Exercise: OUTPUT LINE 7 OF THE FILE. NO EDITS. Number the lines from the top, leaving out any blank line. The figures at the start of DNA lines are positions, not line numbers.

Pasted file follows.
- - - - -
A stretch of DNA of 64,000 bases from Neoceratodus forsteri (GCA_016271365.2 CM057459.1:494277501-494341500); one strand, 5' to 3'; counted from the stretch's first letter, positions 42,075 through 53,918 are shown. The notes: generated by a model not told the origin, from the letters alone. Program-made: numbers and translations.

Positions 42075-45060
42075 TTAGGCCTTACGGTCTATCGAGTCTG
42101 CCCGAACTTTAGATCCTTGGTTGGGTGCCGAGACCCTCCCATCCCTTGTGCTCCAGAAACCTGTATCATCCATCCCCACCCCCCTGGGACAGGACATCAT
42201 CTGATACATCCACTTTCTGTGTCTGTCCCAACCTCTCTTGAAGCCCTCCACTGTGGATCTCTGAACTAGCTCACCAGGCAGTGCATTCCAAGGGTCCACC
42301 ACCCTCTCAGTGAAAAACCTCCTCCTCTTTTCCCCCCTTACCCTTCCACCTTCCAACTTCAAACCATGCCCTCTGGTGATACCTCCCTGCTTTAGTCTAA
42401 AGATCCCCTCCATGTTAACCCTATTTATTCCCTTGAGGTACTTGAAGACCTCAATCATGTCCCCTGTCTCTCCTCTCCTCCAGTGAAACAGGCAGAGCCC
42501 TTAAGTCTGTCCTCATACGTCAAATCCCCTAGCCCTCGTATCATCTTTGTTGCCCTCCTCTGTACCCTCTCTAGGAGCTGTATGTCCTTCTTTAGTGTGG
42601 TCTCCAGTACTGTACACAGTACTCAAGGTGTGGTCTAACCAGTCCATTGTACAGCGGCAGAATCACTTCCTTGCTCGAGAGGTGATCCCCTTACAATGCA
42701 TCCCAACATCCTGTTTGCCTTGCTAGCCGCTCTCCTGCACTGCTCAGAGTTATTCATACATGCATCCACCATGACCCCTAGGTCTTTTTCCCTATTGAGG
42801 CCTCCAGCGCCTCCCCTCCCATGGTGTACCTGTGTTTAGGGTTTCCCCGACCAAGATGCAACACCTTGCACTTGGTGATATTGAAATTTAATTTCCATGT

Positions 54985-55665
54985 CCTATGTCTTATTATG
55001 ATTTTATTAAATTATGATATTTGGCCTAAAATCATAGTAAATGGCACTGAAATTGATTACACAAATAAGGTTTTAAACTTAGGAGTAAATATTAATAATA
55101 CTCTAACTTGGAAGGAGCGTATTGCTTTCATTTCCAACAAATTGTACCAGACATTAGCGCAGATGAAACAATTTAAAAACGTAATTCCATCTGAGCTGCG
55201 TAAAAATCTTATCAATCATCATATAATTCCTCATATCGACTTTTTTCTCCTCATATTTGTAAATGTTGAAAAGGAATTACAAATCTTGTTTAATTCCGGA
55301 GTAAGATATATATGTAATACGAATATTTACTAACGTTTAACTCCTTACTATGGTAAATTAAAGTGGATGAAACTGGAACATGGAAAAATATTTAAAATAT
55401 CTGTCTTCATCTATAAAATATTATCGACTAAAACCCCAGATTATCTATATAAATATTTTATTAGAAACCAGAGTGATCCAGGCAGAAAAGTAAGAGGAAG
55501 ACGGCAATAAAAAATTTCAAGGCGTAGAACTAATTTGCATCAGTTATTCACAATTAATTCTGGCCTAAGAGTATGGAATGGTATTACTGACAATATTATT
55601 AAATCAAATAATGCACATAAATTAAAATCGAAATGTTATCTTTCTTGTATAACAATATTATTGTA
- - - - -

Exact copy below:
42401 AGATCCCCTCCATGTTAACCCTATTTATTCCCTTGAGGTACTTGAAGACCTCAATCATGTCCCCTGTCTCTCCTCTCCTCCAGTGAAACAGGCAGAGCCC